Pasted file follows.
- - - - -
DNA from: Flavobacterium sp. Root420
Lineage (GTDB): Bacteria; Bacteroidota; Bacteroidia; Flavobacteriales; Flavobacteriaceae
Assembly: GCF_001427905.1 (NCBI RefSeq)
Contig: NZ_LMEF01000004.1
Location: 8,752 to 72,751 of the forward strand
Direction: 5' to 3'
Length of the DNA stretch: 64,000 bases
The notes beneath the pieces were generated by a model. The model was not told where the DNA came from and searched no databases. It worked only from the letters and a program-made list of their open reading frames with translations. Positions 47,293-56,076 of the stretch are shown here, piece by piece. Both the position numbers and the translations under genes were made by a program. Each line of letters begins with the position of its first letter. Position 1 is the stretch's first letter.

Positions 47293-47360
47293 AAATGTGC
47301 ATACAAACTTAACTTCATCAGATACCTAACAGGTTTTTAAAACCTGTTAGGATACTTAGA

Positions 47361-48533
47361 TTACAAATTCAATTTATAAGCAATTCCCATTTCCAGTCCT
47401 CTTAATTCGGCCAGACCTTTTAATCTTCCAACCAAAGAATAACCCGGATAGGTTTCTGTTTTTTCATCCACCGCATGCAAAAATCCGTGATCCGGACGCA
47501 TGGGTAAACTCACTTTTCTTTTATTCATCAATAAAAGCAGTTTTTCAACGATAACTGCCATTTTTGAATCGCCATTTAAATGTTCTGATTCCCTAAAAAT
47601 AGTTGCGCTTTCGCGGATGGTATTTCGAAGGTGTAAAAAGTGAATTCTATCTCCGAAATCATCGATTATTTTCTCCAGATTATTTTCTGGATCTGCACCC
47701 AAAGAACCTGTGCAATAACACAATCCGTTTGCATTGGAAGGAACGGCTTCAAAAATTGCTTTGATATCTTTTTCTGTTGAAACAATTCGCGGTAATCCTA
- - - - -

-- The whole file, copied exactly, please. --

DNA from: Flavobacterium sp. Root420
Lineage (GTDB): Bacteria; Bacteroidota; Bacteroidia; Flavobacteriales; Flavobacteriaceae
Assembly: GCF_001427905.1 (NCBI RefSeq)
Contig: NZ_LMEF01000004.1
Location: 8,752 to 72,751 of the forward strand
Direction: 5' to 3'
Length of the DNA stretch: 64,000 bases
The notes beneath the pieces were generated by a model. The model was not told where the DNA came from and searched no databases. It worked only from the letters and a program-made list of their open reading frames with translations. Positions 47,293-56,076 of the stretch are shown here, piece by piece. Both the position numbers and the translations under genes were made by a program. Each line of letters begins with the position of its first letter. Position 1 is the stretch's first letter.

Positions 47293-47360
47293 AAATGTGC
47301 ATACAAACTTAACTTCATCAGATACCTAACAGGTTTTTAAAACCTGTTAGGATACTTAGA

Positions 47361-48533
47361 TTACAAATTCAATTTATAAGCAATTCCCATTTCCAGTCCT
47401 CTTAATTCGGCCAGACCTTTTAATCTTCCAACCAAAGAATAACCCGGATAGGTTTCTGTTTTTTCATCCACCGCATGCAAAAATCCGTGATCCGGACGCA
47501 TGGGTAAACTCACTTTTCTTTTATTCATCAATAAAAGCAGTTTTTCAACGATAACTGCCATTTTTGAATCGCCATTTAAATGTTCTGATTCCCTAAAAAT
47601 AGTTGCGCTTTCGCGGATGGTATTTCGAAGGTGTAAAAAGTGAATTCTATCTCCGAAATCATCGATTATTTTCTCCAGATTATTTTCTGGATCTGCACCC
47701 AAAGAACCTGTGCAATAACACAATCCGTTTGCATTGGAAGGAACGGCTTCAAAAATTGCTTTGATATCTTTTTCTGTTGAAACAATTCGCGGTAATCCTA